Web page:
Tuesday, April 17, 2012

Good Craic in Belfast

When I found out Scott's next work assignment was in Northern Ireland I was ecstatic.  I have many friends who have traveled this wonderful country and was excited to see if for myself.  We are only here for two weeks and Scott will be working mostly so we planned on spending one weekend in Belfast and the other weekend in Dublin.  What I didn't know about Northern Ireland is the temperate climate.  It has been in the mid to low 50's since we arrived and rains off and on everyday. 

We are staying at the Fitzwilliam Hotel that is centrally located in the heart of the city next to the Opera House.  Most of the sites are located in the city center so you can walk to pretty much everything.  

The first performance at the Grand Opera House was December 23, 1895 with burlesque shows, comedies and melodramas.  The opera house has extensive history with all the civil unrest that has transpired in Northern Ireland.  In 1969 the city center was a "no-go" area at night so they had to close down and sell the Opera House.  In 1972 the building was purchased by the Ulster Architectural Society and between 1974 - 1980 it went under extensive restoration.  In the 80's it flourished again until 1991 and 1993 when the property suffered extensive damage from two car bombs that were intended for the Europa Hotel next door.  Now the Grand Opera House is fully restored and back to having musicals, comedies and concerts. 
The beautiful building across the street from our hotel is the Presbyterian Church of Ireland and Northern Ireland. It is the largest Protestant denomination in Northern Ireland.  
The Belfast City Hall is a grand structure that dominates the city center.  It was built between 1898 and 1906 and since then has been replicated by the city hall in Durbin, South Africa and resembles St. Peter's Cathedral in London.  In the garden, you will find memorials to the Titanic and past wars.
Inside city hall.
In the City Hall garden is a new dedicated Titanic Memorial.
Also located in the grounds of City Hall is the Belfast Cenotaph.  It is about 30 feet high and dedicated to all those who sacrificed their lives in the First World War 1914 - 1918.
Korean War Memorial also in the grounds of City Hall.
 Shopping, shopping and more shopping!  There is no shortage of stores in Belfast.  One of the main shopping areas is located on Donegall Square  and continues to Victoria Street with Victoria Square mall.
A neat little bar called Bittles Bar behind the Victoria Square mall.
Built in 1720, Kelly's Cellars is the oldest pub in Belfast.  
Oysters, mussels, seafood chowder and so much more!  A fantastic seafood restaurant next to Kelly's Cellars.   
 Oyster Rockefeller
Snow crab claws
 Seafood chowder
The Albert Clock is Belfast's very own leaning tower.  It was constructed in 1867 in honor of Queen Victoria's departed husband Albert.  It is not as dramatic as the famous Tower in Pisa but does lean south.  The locals say, 'Old Albert not only has the time, he also has the inclination.'
Located in the Cathedral Quarter, St. Anne's Cathedral, also known as Belfast Cathedral, started construction in 1899 and completed in 1904.  The Cathedral also held a memorial service shortly after the tragic sinking of the Titanic and several members of Thomas Andrew's family attended.  Thomas was a naval architect in charge of the plans for Titanic and was on board when he and the other 1,516 died in the disaster.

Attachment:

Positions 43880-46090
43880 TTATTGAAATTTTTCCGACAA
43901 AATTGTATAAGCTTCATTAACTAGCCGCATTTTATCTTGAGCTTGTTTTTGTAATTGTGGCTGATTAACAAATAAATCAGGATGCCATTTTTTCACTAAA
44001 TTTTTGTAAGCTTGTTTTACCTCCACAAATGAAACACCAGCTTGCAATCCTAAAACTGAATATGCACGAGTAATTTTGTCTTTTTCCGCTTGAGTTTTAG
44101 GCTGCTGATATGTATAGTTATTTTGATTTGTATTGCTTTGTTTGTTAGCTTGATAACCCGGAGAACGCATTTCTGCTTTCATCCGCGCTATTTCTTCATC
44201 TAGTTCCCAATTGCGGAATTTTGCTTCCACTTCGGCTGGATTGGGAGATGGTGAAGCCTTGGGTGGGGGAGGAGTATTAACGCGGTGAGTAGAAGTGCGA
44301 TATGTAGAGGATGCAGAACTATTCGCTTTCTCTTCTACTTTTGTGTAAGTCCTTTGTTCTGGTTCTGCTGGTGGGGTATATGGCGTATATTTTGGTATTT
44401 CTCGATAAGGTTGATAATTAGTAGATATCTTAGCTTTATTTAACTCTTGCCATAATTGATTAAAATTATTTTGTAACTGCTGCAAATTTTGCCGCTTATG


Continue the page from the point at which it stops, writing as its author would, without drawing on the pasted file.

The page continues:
Belfast Waterfront Hall is a multifaceted venue for arts and entertainment.  
Located in Stormont, outside of the city, is the Parliament buildings for Northern Ireland.
 There are a lot of Irish pubs in the city but nothing as famous as the Crown Bar Liquor Saloon.  Luck for us it was located across the street from our hotel so it was easy to stop in for a pint or two on our way home from touring the city.  The pub has also been known as the most beautiful bar in the world.  The interior is decorated with mosaic tiles, carved ceilings and  is the only bar lit with gas lamps.  The main dining room is located on the 2nd floor but on the main level there are ten snugs to offer exclusive privacy for you and your friends.
Unless you have been living under a rock in the past few weeks, you know this year is the 100 year anniversary of the Titanic sinking.  Belfast is the birthplace of the Titanic and on March 31st, the Titanic Belfast, opened on the shipyard where the Titanic, among other non-sinking ships, was built.

Belfast in the 1900's was a major industrial and commercial center with shipbuilding, linen, tobacco and heavy engineering.  Between 1851 and 1901 Belfast's population increased from 87,062 to 349,180.  Harland and Wolff, one of the largest shipbuilders in the world, dominated the shipping industry in Belfast and employed over 35,000 workers. In 1911 the RMS Titanic was built.  This must-see vistor attraction is six floors with nine interactive, virtual reality galleries.  Each gallery depicts a different period in the ship's life, from manufacture to maiden voyage.
First class cabin
The floor is all glass showing the sea floor and the Titanic.
Overall I was impressed with the Titanic exhibition but not blown away.  We purchased our tickets online and got a discount so it was $17.00 US per person; not horrible. The building itself is absolutely beautiful and the exhibition is well laid out.  But mostly I enjoyed the detailed history of not only the Titanic but of Belfast.  
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